She had her first tattoo, a wing on her foot, aged 18, followed by a series of piercings on her ears and nose.
‘Growing up, I had had a lot of problems with anorexia and body dysmorphia, where you have a very negative perception of your body,’ said Breanna.
‘I liked getting piercings and tattoos of drawings that I had made, because it allowed me to look at my body and focus on them instead of the way I looked.’
At this point hook suspending was not yet on her radar, although she was aware of it, but viewed it as ‘gory and unpleasant.’
That changed in April 2016 when Breanna – who now has three piercings on her nose, seven on her left ear and five on her right, as well as tattoos on both thighs and arms, her back and chest, and a split tongue – joined her then boyfriend, a suspension enthusiast, at an event.
Breanna said her response to each suspension, pictured, varies on her mood and that if she’s feeling happy she will swing around a bit during the session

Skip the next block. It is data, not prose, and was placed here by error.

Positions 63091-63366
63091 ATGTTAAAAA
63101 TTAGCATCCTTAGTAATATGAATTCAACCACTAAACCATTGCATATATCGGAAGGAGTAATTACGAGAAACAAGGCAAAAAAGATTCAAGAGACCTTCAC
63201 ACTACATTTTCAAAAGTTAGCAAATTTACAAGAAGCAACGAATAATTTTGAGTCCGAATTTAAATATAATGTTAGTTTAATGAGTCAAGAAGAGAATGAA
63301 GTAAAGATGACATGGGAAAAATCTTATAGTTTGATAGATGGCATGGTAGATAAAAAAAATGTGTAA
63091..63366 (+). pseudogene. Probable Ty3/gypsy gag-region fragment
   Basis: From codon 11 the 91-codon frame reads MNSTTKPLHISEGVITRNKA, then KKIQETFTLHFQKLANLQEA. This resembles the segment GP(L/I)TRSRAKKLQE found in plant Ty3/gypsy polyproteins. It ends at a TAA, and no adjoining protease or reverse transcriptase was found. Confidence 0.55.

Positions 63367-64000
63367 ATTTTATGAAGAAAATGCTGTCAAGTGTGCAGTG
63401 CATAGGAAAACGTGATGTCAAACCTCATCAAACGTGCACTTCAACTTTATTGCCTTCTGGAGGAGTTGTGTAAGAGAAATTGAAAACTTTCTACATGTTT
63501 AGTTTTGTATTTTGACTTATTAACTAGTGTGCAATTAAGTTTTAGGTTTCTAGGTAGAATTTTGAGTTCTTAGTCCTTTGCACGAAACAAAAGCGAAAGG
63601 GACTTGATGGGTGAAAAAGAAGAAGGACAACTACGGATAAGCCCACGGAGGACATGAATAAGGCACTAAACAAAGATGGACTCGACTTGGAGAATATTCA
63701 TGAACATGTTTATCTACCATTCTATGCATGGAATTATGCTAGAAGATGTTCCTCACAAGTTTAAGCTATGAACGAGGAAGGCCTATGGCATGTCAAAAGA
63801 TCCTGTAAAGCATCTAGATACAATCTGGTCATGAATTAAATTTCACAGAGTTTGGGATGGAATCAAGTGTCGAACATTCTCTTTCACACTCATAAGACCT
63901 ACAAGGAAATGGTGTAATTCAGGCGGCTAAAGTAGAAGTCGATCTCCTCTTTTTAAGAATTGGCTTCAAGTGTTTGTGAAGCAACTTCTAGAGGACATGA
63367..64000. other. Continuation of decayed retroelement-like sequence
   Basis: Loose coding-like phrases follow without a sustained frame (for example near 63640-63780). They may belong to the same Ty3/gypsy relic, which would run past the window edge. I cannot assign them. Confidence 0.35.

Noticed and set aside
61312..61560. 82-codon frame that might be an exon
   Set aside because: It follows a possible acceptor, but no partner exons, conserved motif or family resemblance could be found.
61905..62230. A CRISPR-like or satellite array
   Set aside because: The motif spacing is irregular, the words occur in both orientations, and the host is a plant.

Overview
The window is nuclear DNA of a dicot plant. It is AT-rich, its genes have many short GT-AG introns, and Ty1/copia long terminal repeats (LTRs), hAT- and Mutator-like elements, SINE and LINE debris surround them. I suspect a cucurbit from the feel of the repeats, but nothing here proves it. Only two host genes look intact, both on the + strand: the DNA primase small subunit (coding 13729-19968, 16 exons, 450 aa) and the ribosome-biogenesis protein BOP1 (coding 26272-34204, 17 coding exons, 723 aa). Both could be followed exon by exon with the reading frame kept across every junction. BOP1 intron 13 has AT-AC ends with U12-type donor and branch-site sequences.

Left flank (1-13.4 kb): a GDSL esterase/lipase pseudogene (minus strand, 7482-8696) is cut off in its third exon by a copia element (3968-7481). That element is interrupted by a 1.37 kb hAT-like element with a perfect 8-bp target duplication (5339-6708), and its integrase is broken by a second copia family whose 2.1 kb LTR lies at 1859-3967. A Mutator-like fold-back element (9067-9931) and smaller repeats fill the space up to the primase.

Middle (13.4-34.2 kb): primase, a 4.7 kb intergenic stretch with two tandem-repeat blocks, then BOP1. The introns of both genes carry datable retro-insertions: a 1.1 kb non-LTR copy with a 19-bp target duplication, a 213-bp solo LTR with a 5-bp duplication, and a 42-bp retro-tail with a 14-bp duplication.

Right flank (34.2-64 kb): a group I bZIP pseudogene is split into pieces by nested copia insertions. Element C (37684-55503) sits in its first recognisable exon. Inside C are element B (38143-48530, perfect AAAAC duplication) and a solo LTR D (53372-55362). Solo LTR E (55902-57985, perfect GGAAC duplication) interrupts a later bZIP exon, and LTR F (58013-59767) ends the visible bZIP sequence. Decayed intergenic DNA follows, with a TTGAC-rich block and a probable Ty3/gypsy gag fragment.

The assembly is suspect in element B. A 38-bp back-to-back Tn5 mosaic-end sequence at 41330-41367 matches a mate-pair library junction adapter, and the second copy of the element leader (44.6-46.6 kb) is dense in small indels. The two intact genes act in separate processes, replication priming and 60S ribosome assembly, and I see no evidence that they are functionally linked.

It was while studying environmental engineering at Michigan Technological University that Breanna, pictured while suspended upside down, developed a liking for body modification
At first Breanna, pictured during a session, thought the hobby was ‘gory and unpleasant’ but she quickly learned to love it
Watching him being strung up by a professional piercing artist at a studio in Phoenix, Arizona – where suspension is legal – she was fascinated.
‘Up until that point, I didn’t think it was for me at all. It looked very scary and frankly quite gory,’ she explained.
‘But then, as soon as I saw it for myself, I knew immediately that this was something I wanted to do.’
She would have to wait another six months, however, before she could be hooked up herself, during which time, she and her boyfriend parted.
In October 2016, having arranged a session with the same piercing artist in Phoenix, costing $100 (£75), Breanna recalled: ‘I was really, really nervous beforehand and was sick twice because there was so much adrenaline pumping through me.’
Breanna, pictured, has three piercings on her nose, seven on her left ear and five on her right, as well as tattoos on both thighs and arms, her back and chest, and a split tongue
The suspension enthusiast’s first session cost $100 (£75) and she was sick twice beforehand due to the ‘adrenaline’. Breanna is pictured smiling with two hooks in each of her arms